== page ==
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Unspoiled seaside settings, rolling hills, and a relaxed pace have long attracted visitors to the shores of Martha’s Vineyard. This is, after all, a small island; a wonderfully rural place to enjoy drives on country roads. Its 87 square miles is an oasis of old-world charm and natural beauty in equal measure, with both a summer season and year-round population.
Located about four miles off the southeast coast of Cape Cod, Massachusetts, quaint towns and fresh ocean breezes bring hordes of visitors every year. The two famously photogenic towns of Martha’s Vineyard include Oak Bluffs, with its colorful Victorian gingerbread houses, and Edgartown, with its stately brick homes.
The island of Martha’s Vineyard is divided into two main sections: the more populated “down-island” towns of Vineyard Haven, Oak Bluffs, and Edgartown, and the more rural “up-island” towns of West Tisbury, Chilmark, and Aquinnah. Home year-round fishermen and farmers, creatives and entrepreneurs, tradesmen and teachers — and a LOT of lawyers and surgeons in the summer — a strong sense of community and unique character is the draw for many to make a home here.
Martha’s Vineyard is a great place to partake in the simple pleasures of walking, biking, fishing, boating, crabbing, beachcombing, grilling, or simply reading a book under a tree.
And here’s something to know: despite its name, Martha’s Vineyard does not actually contain any vineyards, much to the chagrin of wine enthusiasts (and my husband in particular). But fear not, there is plenty of wine to drink, and hundreds of other things to do in these six wonderful Martha’s Vineyard towns.
Best Towns on Martha’s Vineyard
Every single town on Martha’s Vineyard is very family-friendly, but Oak Bluffs has some delightful kids’ attractions like the carousel.
Oak Bluffs is the town with the gingerbread houses, and the island takes great pride in these architectural gems.
If you want to have lots of things to do nearby, I recommend staying in Oak Bluffs, Edgartown, or Vineyard Haven. These are the most hopping towns.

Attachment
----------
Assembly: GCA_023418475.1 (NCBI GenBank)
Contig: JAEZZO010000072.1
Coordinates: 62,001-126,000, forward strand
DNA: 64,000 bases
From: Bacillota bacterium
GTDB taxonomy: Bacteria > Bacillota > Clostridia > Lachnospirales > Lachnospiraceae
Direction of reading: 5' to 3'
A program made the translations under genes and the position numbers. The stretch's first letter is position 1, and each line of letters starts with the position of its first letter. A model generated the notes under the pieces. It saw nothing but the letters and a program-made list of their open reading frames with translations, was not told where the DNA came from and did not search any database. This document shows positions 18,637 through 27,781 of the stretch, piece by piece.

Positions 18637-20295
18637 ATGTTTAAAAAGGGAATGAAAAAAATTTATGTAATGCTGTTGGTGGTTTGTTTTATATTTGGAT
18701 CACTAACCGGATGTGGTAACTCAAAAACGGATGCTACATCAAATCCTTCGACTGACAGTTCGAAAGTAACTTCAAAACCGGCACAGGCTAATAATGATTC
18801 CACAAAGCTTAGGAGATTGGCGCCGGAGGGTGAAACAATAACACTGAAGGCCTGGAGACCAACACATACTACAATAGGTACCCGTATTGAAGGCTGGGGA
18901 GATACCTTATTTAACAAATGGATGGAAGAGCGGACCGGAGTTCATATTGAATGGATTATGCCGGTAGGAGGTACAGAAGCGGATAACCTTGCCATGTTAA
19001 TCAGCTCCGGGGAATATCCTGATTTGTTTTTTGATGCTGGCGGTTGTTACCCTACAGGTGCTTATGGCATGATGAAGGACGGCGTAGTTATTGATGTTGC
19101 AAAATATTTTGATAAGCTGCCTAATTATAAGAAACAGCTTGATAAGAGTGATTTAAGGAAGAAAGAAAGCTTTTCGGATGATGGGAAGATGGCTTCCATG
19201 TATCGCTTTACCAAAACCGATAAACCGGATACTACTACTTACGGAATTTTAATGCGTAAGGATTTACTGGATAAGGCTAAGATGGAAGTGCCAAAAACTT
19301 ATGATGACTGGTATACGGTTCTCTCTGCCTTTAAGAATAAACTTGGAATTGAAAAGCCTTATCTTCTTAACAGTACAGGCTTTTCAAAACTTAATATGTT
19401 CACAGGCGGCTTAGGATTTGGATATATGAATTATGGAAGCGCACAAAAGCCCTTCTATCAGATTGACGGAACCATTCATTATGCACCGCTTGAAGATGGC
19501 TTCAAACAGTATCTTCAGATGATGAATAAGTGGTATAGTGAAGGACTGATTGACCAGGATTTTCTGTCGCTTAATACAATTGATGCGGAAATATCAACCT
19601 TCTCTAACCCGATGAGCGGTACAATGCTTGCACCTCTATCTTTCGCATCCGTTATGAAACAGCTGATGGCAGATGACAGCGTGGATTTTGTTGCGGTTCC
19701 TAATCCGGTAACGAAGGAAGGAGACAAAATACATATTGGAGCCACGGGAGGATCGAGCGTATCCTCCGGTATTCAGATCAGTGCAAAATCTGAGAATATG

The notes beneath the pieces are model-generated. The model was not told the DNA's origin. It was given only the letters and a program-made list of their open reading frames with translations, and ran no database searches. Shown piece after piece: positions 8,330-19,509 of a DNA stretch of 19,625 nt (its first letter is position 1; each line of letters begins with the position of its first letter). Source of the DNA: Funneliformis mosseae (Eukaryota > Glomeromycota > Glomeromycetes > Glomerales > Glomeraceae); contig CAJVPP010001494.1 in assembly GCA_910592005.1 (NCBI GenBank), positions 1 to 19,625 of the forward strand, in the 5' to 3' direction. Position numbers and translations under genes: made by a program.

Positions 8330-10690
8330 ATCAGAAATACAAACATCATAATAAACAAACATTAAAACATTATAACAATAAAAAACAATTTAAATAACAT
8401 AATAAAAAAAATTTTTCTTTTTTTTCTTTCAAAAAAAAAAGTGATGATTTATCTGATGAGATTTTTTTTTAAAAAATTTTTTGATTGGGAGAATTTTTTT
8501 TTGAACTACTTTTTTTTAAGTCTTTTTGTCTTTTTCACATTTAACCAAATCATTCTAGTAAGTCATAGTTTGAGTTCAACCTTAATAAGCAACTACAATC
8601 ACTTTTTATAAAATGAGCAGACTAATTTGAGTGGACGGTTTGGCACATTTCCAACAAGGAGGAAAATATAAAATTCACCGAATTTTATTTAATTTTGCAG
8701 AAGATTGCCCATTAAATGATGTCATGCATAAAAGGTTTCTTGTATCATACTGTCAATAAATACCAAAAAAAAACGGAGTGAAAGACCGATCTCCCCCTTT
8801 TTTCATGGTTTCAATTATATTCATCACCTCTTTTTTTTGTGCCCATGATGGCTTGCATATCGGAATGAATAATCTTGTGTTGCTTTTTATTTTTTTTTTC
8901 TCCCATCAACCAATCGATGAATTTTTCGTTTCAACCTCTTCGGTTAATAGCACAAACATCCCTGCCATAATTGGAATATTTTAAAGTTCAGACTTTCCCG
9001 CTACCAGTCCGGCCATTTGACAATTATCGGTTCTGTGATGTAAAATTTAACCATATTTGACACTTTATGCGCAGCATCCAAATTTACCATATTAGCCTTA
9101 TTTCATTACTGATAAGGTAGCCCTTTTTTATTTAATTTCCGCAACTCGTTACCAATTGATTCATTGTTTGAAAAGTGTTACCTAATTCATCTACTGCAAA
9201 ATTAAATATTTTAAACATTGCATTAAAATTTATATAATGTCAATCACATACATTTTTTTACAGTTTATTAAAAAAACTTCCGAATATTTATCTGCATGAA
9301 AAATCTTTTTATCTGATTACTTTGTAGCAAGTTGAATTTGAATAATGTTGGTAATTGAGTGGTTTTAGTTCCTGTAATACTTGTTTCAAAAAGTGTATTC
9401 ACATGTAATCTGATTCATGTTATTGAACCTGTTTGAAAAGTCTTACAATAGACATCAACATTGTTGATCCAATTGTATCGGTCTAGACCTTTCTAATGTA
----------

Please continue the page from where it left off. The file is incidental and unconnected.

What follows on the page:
Chilmark, Aquinnah, and West Tisbury are quiet, rural spots that are ideal for a place to recharge. Perhaps most quiet is Chappaquiddick Island, with no stores on-island.
The down-island town of Oak Bluffs is one of Martha’s Vineyard’s most famous (and most photographed!) spots. Well-known for its charming gingerbread cottages, historical sites, and wonderful beach roads, this town offers fun attractions for visitors of all ages.
Several Steamship Authority ferries from Woods Hole dock here in Oak Bluffs, as well as the passenger-only ferry with direct service from Hyannis. You can view the ferry schedule here.
Definitely take time out to visit the iconic gingerbread houses, an essential stop for every visitor! These charming cottages painted in vibrant hues make an impressive sight that never fails to delight.
Circuit Avenue is the main street, full of delightful spots to shop and eat. Ocean Park offers an inviting seven acres of green space where visitors can walk, play Frisbee or enjoy a picnic lunch. Plus, live music and fireworks take place here every August!
Inkwell Beach is a small but popular beach, with turquoise waters and a long history of being a haven for Black American residents and tourists. The gentle bay-side waves make this a great choice for kids.
And perhaps the best kids’ activity in Martha’s Vineyard is here in Oak Bluffs: the Flying Horses Carousel, one of the longest running continuously operating carousels in America! Children of all ages love riding its horses. And for people of all ages, here you can shop in boutiques, enjoy bars and coffeeshops, and soak up plenty of local island businesses.
Located on Martha’s Vineyard’s eastern end, Edgartown boasts some of the island’s most elegant and historic homes, many dating back to when whaling was at its peak in the 19th century. These houses have been beautifully restored, making Edgartown a beautiful place for a stroll.
Edgartown offers plenty of charming shops on Main Street, with everything from women’s apparel and art galleries to candy stores lining its downtown district. Explore the diverse array of dining options, with restaurants such as The Seafood Shanty, with breathtaking ocean views and some of the island’s best clam chowder, and The Wharf, with an inviting bar and delicious classic diner dishes.
Just a 10-minute walk from the town center is one of the most special lighthouses on the island, Edgartown Lighthouse, also known as Harbor Light. Built in 1828, it was actually once on a man-made island just a quarter-mile off-shore, but a new beach formed in 1939, connecting the lighthouse to the mainland.
Beachgoers will appreciate Katama Beach (also known as South Beach), located in the Katama area of Edgartown facing the Atlantic. It’s a barrier beach, with an extensive stretch of white sand that extends for more than three miles, perfect for shell fishing or just strolling with family and friends. Keep in mind that the sand gets narrow at high tide.